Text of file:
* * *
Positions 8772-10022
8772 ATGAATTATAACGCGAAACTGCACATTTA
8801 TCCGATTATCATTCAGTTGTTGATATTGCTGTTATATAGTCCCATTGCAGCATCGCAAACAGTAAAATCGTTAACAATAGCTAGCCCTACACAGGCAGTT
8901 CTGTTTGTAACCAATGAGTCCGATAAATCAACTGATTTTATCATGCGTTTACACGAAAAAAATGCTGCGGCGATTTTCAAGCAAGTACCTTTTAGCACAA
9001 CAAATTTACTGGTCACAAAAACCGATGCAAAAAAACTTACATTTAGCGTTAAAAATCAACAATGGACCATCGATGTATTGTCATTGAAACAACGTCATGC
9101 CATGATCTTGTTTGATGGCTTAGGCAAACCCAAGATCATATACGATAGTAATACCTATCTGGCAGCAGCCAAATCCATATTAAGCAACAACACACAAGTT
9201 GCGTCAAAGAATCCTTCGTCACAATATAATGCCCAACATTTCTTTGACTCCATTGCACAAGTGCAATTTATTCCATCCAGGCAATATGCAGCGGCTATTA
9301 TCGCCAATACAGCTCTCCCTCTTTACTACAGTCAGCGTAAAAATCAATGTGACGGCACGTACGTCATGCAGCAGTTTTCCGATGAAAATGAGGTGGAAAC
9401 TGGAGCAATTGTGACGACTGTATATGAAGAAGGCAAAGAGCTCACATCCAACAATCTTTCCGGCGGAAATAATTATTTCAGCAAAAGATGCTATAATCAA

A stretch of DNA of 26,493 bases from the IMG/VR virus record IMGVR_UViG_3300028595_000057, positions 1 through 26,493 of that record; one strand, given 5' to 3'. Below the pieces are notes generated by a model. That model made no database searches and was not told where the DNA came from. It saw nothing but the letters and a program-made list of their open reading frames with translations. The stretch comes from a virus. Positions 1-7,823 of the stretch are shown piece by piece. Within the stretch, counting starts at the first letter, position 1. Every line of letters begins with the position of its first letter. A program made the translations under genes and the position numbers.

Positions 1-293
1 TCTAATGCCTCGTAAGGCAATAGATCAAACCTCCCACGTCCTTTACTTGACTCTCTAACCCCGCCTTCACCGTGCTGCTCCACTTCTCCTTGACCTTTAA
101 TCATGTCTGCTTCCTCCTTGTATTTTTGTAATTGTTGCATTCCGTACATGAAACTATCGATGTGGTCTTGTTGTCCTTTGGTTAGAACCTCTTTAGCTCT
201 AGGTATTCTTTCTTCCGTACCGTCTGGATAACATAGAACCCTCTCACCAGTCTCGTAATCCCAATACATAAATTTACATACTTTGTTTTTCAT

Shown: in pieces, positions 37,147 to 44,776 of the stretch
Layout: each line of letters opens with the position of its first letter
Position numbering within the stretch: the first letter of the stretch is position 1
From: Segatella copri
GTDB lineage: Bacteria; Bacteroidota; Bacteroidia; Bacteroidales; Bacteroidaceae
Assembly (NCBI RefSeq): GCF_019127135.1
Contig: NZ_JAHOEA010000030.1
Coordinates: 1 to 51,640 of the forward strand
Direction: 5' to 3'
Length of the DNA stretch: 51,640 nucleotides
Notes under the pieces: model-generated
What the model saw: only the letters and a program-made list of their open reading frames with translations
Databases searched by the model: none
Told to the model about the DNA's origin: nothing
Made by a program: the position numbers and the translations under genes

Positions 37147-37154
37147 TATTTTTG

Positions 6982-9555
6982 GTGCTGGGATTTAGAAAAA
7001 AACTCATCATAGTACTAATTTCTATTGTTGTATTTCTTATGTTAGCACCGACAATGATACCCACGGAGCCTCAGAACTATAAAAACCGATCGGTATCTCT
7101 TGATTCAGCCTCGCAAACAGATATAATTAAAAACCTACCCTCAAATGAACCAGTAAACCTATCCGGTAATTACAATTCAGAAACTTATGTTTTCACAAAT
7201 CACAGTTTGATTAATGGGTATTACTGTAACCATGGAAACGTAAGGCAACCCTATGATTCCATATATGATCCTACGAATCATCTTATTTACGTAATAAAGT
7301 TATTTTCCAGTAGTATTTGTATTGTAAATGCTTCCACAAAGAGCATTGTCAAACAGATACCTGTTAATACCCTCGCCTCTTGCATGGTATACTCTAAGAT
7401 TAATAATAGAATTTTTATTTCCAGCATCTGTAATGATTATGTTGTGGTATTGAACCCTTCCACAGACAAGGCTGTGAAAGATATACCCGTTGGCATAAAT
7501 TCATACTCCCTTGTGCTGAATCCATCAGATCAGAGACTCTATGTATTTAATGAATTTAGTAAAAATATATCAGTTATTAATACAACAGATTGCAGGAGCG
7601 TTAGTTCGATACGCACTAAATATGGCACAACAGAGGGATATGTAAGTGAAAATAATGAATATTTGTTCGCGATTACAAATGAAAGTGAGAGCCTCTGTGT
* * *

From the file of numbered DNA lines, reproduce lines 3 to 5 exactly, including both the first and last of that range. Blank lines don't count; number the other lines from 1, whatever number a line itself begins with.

8801 TCCGATTATCATTCAGTTGTTGATATTGCTGTTATATAGTCCCATTGCAGCATCGCAAACAGTAAAATCGTTAACAATAGCTAGCCCTACACAGGCAGTT
8901 CTGTTTGTAACCAATGAGTCCGATAAATCAACTGATTTTATCATGCGTTTACACGAAAAAAATGCTGCGGCGATTTTCAAGCAAGTACCTTTTAGCACAA
9001 CAAATTTACTGGTCACAAAAACCGATGCAAAAAAACTTACATTTAGCGTTAAAAATCAACAATGGACCATCGATGTATTGTCATTGAAACAACGTCATGC